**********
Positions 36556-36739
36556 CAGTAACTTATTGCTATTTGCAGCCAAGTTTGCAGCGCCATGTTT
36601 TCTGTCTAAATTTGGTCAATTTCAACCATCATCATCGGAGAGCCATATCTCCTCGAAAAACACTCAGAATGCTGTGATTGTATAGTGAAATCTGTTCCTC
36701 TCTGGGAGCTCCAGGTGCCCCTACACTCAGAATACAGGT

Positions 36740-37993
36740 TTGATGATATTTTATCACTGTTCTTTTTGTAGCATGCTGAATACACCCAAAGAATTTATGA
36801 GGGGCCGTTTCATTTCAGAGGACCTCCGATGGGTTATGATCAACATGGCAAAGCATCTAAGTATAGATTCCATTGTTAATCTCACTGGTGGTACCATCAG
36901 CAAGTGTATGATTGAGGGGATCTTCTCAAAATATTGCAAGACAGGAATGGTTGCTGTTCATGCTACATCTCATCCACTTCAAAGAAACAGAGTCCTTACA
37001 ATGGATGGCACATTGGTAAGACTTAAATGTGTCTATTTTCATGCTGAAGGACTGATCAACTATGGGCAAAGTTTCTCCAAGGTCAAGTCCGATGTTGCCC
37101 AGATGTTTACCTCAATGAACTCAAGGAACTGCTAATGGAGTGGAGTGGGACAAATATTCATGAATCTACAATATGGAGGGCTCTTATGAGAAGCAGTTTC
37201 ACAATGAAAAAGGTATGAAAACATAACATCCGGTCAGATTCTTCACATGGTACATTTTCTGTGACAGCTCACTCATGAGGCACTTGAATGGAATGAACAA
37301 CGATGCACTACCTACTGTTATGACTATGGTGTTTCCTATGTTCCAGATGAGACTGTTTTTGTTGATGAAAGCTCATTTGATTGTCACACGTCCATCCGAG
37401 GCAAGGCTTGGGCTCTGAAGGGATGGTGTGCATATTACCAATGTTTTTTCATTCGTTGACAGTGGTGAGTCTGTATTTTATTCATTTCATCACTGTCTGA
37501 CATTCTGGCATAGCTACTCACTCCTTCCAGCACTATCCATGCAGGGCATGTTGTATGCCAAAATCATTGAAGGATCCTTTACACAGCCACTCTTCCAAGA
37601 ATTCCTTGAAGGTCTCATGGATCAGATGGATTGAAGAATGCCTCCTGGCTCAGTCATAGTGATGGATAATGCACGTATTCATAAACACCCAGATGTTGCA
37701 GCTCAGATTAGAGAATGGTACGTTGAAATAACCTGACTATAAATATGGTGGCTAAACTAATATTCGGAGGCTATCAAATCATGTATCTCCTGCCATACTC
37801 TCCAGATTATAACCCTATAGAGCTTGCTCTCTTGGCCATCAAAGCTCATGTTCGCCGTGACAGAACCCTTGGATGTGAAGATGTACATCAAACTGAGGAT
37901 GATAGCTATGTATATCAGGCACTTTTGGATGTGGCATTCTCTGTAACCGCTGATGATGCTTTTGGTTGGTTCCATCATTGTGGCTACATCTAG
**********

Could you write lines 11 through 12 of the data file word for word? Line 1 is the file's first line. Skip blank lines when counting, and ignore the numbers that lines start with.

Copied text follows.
37201 ACAATGAAAAAGGTATGAAAACATAACATCCGGTCAGATTCTTCACATGGTACATTTTCTGTGACAGCTCACTCATGAGGCACTTGAATGGAATGAACAA
37301 CGATGCACTACCTACTGTTATGACTATGGTGTTTCCTATGTTCCAGATGAGACTGTTTTTGTTGATGAAAGCTCATTTGATTGTCACACGTCCATCCGAG